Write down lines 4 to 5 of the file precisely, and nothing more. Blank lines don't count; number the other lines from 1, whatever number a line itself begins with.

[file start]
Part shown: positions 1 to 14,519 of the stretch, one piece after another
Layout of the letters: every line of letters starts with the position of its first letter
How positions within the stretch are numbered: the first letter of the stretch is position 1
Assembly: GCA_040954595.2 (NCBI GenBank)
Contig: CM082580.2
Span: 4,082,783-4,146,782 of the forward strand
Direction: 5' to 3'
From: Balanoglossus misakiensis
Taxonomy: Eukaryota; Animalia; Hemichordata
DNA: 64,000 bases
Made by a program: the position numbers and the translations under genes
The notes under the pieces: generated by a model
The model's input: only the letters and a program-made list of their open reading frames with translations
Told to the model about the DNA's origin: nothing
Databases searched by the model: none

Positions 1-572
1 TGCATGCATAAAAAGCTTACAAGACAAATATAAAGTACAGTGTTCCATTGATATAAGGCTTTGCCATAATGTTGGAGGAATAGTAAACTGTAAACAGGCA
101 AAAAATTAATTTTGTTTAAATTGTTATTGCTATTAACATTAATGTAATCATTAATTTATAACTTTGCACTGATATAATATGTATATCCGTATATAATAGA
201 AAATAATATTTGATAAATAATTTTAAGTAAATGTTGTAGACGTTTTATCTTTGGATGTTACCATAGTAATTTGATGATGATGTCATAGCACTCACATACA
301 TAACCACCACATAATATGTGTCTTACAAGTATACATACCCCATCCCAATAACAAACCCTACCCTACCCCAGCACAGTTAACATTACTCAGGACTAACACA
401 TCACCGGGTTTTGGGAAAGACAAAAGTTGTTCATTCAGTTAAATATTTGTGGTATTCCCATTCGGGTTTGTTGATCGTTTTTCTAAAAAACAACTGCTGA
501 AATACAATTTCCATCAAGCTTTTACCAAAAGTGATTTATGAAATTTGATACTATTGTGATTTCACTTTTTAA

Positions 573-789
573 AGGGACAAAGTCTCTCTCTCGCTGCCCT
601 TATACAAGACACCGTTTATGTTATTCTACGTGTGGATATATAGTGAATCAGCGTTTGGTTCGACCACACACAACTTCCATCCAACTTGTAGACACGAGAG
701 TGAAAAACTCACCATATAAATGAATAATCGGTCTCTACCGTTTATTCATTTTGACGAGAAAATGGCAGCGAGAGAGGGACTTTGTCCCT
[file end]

Assembly: GCA_040954595.2 (NCBI GenBank)
Contig: CM082580.2